New History Books: The Second World War

Posted on Tuesday, September 10, 2013 by thewitt

 

New History Books: The Second World War

Check out these new books on the Second World War through the Santa Clara County Library District.

 

Eyewitness to World War II: Unforgettable Stories and Photographs from History’s Greatest Conflict

by Neil Kagan and Stephen G. Hyslop

351 pages

Eyewitness to World War II

Along with the main narrative that follows the course of the war, this book includes recollections from those who fought in the conflict or otherwise served in a nation’s war effort. This book also provides many photographs, some of them in color, along with maps and images of artifacts from the war, such as posters and periodical pages.

 

The Second World War

by Antony Beevor

863 pages

The Second World War

This volume focuses on the war’s battles themselves and the experiences of soldiers, as opposed to the wartime political and economic history of the belligerents. Includes several dozen black-and-white photographs.

 

Saving Italy: The Race to Rescue a Nation’s Treasures from the Nazis

by Robert M. Edsel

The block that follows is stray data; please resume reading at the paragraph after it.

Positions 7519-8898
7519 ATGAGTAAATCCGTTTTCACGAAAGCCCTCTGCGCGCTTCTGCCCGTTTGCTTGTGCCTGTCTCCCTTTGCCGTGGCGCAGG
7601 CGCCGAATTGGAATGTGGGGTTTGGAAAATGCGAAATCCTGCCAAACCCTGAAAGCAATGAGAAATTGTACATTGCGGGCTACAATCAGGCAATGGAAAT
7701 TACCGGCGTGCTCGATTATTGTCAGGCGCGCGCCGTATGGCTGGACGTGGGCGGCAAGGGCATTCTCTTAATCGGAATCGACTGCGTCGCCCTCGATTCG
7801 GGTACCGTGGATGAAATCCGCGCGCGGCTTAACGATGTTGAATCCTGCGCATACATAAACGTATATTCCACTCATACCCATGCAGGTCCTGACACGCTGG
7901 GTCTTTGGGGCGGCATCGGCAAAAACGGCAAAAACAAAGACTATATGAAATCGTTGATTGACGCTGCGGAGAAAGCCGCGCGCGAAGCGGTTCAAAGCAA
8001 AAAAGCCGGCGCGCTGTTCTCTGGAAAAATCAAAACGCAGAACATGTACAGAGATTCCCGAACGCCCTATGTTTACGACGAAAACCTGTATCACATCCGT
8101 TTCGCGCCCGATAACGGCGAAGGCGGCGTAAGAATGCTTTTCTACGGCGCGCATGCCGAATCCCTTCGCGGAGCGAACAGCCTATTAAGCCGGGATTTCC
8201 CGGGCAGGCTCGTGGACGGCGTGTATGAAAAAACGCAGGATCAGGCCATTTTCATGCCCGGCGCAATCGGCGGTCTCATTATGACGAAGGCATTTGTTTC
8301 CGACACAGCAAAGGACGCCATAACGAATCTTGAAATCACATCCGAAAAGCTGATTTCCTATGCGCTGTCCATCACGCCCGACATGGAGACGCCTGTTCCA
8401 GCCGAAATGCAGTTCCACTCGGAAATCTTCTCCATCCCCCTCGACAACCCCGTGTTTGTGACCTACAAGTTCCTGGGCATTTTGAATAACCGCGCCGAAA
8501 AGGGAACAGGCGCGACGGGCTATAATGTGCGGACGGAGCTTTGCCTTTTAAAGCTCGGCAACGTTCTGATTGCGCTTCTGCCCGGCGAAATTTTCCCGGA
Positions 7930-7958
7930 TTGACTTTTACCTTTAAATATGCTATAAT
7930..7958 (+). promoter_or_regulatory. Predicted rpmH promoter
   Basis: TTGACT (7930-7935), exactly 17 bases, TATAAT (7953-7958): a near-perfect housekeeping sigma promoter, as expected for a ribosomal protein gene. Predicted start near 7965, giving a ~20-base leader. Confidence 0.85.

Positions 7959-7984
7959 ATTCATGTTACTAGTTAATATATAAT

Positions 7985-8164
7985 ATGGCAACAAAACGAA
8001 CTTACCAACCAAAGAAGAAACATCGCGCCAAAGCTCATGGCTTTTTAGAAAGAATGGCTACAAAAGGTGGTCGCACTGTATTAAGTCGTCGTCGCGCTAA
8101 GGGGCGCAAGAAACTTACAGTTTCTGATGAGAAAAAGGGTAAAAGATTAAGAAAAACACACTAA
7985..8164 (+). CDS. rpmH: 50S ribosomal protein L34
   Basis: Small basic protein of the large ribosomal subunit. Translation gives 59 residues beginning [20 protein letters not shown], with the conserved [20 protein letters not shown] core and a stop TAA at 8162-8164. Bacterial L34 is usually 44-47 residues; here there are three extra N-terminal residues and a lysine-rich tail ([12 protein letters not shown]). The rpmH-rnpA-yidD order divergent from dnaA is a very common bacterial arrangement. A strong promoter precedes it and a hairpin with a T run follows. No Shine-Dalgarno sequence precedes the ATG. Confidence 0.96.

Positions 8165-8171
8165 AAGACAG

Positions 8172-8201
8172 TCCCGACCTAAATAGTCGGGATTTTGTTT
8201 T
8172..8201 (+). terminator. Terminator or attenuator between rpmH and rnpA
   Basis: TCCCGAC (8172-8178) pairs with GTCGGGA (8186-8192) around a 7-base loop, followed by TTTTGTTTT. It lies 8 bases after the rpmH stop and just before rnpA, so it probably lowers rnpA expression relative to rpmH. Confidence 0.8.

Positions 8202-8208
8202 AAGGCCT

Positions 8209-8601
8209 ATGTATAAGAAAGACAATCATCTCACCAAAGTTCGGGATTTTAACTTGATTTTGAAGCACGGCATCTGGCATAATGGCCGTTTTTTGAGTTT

454 pages

Saving Italy

Robert M. Edsel’s book follows the story of how special units of the American and British militaries and Italian cultural officials worked to prevent the destruction and looting of the treasures of the Italian Renaissance during the war.  Includes several dozen black-and-white photographs.

 

A Higher Call

by Adam Makos with Larry Alexander

392 pages

A Higher Call

Adam Makos tells the story of a mid-air encounter between the crew of a B-17 bomber and the pilot of a Bf-109. As Makos writes: “What transpired between the fighter pilot and the bomber crewmen that day, and how the story played out decades later, defies imagination. It had never happened before and it has not happened since.” Includes several dozen black-and-white photographs.

 

The Secret Lives of Codebreakers: The Men and Women Who Cracked the Enigma Code at Bletchley Park

Sinclair McKay

338 pages

The Secret Lives of Codebreakers

McKay portrays the wartime work and lives of those who ran the Government Code and Cypher School in London, including Cambridge mathematician Alan Turing, who were charged with cracking the German Enigma codes.

Tagged: Adam Makos, Antony Beevor, military history, Neil Kagan, Robert M. Edsel, Second World War, Sinclair McKay, Stephen G. Hyslop, world history, World War II, Morgan Hill News, military history, Second World War, world history, World War II

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